Can we spread out inherited IRA distributions?


Q. We inherited an already inherited IRA. It originally was my late brother-in-law’s. He passed away before 70 and left it to his wife, my sister, when she was 54. She passed away at age 56 and had no one listed as beneficiary. My mother was next of kin so she inherited everything. What are our choices for taking distributions for this inherited IRA from our late mother? We would like to spread out RMDs, if possible.
— Figuring it out

A. We’re sorry to hear about the loss of your family members.

When it comes to inherited IRA accounts, there are not really many choices.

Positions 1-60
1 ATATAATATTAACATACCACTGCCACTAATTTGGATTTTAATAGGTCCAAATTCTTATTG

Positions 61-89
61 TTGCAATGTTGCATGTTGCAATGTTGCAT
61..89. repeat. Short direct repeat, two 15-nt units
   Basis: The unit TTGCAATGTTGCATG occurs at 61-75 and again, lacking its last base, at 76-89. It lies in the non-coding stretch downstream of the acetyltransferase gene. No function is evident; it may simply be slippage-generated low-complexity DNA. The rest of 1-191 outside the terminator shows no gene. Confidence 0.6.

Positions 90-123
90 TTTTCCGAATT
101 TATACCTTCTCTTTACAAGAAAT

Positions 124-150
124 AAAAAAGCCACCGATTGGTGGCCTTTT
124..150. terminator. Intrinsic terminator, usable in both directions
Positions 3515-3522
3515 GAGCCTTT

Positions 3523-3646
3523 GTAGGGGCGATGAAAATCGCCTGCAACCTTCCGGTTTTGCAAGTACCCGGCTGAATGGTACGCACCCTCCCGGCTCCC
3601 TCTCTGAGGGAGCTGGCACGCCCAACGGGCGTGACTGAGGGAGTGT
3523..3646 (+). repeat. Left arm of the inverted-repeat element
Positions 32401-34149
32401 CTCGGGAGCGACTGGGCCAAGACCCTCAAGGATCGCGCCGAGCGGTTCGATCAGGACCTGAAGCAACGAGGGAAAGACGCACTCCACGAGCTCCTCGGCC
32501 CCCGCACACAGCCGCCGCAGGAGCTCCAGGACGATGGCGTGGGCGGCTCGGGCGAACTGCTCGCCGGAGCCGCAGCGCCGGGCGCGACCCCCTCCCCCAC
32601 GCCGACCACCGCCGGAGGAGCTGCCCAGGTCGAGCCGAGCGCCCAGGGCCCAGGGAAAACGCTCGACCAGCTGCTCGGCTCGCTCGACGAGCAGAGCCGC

First, make sure the title of the account is correct to ensure Required Minimum Distribution (RMD) calculations are based off of the correct life expectancy, said Paul Criscione, a certified financial planner with Freedom Capital Management in Colts Neck.

In this case, it would be something like “Brother-in-law, deceased, IRA f/b/o Mother, successor beneficiary of Wife,” he said.

RMD calculations cannot be reset when a successor beneficiary inherits an inherited IRA, Criscione said.

“Your mother cannot use her own age to calculate RMDs on the IRA that originally belonged to her daughters’ husband,” he said. “When the daughter (wife) inherited the IRA, her life expectancy factor, age and account value determines the RMD until the account is emptied.”

And, Criscione said, the life expectancy factor gets reduced by one each year regardless of who might later become a successor beneficiary of the inherited IRA.

Learn more about how it works here.

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